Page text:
Christopher Alexander, 1936–2022

John Hill
19. March 2022
Christopher Alexander in 2012 (Photo via Wikimedia Commons)

We learned the sad news via the website of the Congress for New Urbanism, which indicates Alexander's death was confirmed by Michael Mehaffy, "a long-time collaborator and protege." This is an apt place for the reporting, considering that Alexander's theories of architecture and urbanism — spelled out as early as Notes on the Synthesis of Form in 1964 and most influentially in A Pattern Language (with Sara Ishikawa, Murray Silverstein, and others) in 1977 — informed much of the New Urbanism movement. Educated as an architect and a mathematician, Alexander's pattern-language theories on human-centered buildings and cities were also influential on other fields, including computer science, with Ward Cunningham, the developer of the first wiki, citing Alexander as an influence, according to, appropriately, Wikipedia.

Although Alexander reportedly designed and built more than 200 buildings around the world, he is known more for his books and teaching than his architecture; he was the author of roughly two-dozen books, as listed at the Pattern Language website, and was a Professor Emeritus of Architecture at the University of California, Berkeley. Perhaps his most famous work of architecture is the Eishin Gakuen campus outside Tokyo, designed by Alexander and the Center for Environmental Structure (CES) in the 1980s with techniques drawn from his published theories. The project's fame is less to do with it being picked up by architectural media than it being the subject of Alexander's own book (with HansJoachim Neis and Maggie Moore Alexander), The Battle for the Life and Beauty of the Earth, published in 2012.

The name of that now-ten-year-old book hints at the difficulties Alexander had in appealing to other architects as well as his lasting appeal with people outside of architecture. By taking a stance that saw all modern and contemporary architecture as "bankrupt" — a phrase he used in The Timeless Way of Building, published in 1979 — he alienated most practitioners, except for those who shared his beliefs (e.g. New Urbanists). With many laypeople feeling the same animosity toward the unadorned surfaces of modernism and its break with traditional architecture, A Pattern Language, The Timeless Way of Building, and The Oregon Experiment (these three books started the long-lasting CES Series) are an anomaly: architecture books that are more appealing and influential to non-architects than architects. A Pattern Language, for instance, is billed as a "handbook designed for the layman which aims to present a language which people can use to express themselves in their own communities or homes, and to better communicate with each other."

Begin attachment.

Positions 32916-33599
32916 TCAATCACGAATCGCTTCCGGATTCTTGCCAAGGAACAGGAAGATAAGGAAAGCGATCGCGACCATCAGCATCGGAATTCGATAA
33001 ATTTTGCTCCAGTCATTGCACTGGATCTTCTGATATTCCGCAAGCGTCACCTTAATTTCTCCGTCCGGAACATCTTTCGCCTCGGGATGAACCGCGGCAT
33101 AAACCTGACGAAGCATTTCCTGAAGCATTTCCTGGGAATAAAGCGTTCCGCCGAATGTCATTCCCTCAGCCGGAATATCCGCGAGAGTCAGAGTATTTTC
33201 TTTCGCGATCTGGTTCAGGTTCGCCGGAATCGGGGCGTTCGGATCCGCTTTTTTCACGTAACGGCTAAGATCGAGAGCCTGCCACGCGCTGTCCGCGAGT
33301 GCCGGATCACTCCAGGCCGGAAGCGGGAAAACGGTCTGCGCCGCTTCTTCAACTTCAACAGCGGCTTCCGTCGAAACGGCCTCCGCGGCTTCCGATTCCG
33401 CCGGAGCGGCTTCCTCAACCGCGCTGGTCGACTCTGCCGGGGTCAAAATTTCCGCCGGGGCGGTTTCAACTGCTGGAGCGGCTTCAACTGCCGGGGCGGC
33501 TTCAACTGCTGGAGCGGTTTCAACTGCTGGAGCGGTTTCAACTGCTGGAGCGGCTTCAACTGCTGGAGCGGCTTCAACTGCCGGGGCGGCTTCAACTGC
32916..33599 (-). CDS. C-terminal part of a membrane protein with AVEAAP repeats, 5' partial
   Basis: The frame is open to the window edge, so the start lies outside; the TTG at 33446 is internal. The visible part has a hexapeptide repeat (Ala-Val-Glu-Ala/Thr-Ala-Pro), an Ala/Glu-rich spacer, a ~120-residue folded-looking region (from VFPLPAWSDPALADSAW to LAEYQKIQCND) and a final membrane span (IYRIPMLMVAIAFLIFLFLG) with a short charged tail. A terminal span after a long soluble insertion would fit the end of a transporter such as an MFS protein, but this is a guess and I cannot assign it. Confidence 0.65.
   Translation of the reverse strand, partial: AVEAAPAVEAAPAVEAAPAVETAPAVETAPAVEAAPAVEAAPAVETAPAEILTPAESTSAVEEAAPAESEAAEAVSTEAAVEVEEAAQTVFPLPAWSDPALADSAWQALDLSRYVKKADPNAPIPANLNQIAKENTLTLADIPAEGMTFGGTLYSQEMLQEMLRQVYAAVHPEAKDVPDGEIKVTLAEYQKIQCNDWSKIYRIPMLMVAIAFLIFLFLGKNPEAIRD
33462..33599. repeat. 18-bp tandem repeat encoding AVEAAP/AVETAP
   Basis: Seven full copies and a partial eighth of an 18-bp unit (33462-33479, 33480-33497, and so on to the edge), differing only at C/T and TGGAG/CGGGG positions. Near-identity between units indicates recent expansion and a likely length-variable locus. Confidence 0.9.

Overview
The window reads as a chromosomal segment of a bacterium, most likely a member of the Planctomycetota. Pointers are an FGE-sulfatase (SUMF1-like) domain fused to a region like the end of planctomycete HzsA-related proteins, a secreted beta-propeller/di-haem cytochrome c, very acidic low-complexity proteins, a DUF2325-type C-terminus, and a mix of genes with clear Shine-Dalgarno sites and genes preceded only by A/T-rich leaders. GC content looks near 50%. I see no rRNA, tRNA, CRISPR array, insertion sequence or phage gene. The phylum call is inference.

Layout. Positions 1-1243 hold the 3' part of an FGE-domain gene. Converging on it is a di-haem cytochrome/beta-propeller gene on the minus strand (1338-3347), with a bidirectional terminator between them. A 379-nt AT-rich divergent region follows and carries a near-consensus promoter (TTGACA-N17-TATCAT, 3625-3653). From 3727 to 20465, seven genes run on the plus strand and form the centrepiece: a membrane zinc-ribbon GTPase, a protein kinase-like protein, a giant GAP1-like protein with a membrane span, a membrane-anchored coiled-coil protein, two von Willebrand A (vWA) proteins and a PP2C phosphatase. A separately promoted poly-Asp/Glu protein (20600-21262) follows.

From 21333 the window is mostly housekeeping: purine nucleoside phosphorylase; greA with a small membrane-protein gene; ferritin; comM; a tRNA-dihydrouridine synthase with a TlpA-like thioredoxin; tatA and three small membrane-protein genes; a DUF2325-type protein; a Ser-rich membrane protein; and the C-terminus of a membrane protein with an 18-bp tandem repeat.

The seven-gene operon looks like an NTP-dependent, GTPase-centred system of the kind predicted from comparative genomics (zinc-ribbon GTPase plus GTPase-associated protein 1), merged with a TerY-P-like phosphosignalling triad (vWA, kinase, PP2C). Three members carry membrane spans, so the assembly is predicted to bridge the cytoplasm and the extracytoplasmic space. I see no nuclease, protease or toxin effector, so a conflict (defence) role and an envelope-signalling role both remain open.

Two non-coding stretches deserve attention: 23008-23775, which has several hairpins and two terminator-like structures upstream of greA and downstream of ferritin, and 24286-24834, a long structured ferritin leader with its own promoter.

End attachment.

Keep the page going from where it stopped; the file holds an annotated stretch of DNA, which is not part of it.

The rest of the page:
Three decades after that trio of books, Alexander published his "four-volume masterwork" titled The Nature of Order. The four books aimed to "provide a complete working alternative to our present ideas about architecture, building, and planning — an alternative which will, we hope, gradually replace current ideas and practices." Twenty years later (they were published in 2002), that replacement has yet to take hold, though in the first book, The Phenomenon of Life, Alexander admits that the general scientific validation of his theories — most interestingly, that our surroundings impact us on an emotional level and those emotional responses are shared objective truths, not subjective feelings — is many years off, perhaps beyond his lifetime. As the impacts of global warming and climate change increase, as wars and other crises put strains on societies, and as the depletion of fossil fuels leads to more conflicts, it's not hard to see Alexander's life-affirming theories taking hold in the future. Maybe there will be a reappraisal of the many buildings he designed, too.

Christopher Wolfgang John Alexander was born in Vienna on October 4, 1936, and he "passed away peacefully at his home" in Binsted, Sussex, England, on March 17, 2022. He was 85.

"Christopher Alexander - Life in Buildings" via Sustasis Collaborative

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